I think that’s such a key point, right? Because, you know, in this online marketing world, we’re taught to show up and sell within social media. And each platform has very different intricacies on how we communicate. And like you said, I see a lot of people trying to sell on Instagram, and for some Sure, absolutely, it might work for their business, but it’s just a different place to sell. Whereas, yes, you technically are selling on LinkedIn, but from the perspective of how you’re offering the products or services comes so different from how you might literally say, here’s the painting on LinkedIn, it cost this much right. You know, in another episode, we talked about really kind of bringing that personal brand onto LinkedIn. And that example that you shared was perfect to talk about how to bring a professional brand onto LinkedIn, because I can imagine shifting away from that that client shifting away from their mindset of how to show up on Instagram, to how they show up on LinkedIn might have been hard for them. So do you have any advice for businesses on how to like, I know this is a big question, because you could probably have 40 answers to it. Like how do you show up and talk about your business in a way that still natural, still showcases your products, but without like, banging people over the head with what they could buy from you. If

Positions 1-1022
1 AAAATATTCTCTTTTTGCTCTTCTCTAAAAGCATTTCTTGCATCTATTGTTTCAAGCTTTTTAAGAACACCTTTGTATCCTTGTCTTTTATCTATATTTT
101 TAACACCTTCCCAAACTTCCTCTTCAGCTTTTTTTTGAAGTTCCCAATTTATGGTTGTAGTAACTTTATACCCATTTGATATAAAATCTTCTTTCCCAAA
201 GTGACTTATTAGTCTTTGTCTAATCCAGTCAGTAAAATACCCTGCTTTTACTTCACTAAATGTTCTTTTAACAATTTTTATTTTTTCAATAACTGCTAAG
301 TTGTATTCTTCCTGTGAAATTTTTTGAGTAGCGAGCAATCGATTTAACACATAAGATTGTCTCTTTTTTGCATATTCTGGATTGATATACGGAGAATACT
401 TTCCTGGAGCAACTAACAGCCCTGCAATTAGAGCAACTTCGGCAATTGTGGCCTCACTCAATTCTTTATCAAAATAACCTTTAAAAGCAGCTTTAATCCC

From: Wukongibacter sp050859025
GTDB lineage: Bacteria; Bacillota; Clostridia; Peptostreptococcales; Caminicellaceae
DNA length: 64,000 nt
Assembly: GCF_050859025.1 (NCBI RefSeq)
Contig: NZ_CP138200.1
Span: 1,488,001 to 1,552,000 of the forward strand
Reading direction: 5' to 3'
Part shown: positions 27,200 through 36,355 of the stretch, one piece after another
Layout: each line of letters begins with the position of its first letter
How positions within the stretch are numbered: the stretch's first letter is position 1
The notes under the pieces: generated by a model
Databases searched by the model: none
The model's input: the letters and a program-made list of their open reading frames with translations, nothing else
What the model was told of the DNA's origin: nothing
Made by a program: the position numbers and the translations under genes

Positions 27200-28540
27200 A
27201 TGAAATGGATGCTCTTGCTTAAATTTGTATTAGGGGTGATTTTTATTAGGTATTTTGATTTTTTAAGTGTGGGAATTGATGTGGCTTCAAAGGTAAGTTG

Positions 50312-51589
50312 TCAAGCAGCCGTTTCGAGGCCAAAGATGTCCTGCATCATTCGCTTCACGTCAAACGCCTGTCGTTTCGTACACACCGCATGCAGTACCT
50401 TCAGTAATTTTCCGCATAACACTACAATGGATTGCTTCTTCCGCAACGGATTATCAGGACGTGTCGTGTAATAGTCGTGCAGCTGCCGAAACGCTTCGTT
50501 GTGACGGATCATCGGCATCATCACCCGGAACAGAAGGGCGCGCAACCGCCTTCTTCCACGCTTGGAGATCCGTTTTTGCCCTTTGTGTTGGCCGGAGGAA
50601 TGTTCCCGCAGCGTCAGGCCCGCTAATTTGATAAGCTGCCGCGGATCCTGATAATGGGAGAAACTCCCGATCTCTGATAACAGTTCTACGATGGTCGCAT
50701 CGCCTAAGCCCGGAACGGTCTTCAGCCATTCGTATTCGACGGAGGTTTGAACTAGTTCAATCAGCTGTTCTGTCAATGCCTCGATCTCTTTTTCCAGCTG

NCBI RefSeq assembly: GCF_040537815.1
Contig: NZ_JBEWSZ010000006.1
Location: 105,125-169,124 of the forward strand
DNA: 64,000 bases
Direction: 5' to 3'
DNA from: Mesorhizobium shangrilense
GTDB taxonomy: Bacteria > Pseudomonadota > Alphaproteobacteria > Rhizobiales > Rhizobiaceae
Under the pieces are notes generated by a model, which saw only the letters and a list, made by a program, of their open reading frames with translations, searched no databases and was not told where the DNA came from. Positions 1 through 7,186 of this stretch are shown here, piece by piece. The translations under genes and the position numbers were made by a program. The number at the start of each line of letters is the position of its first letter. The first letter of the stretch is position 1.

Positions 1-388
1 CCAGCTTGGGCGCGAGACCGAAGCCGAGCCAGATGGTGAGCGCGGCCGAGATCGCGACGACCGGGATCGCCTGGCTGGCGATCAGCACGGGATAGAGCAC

Louise Brogan 08:52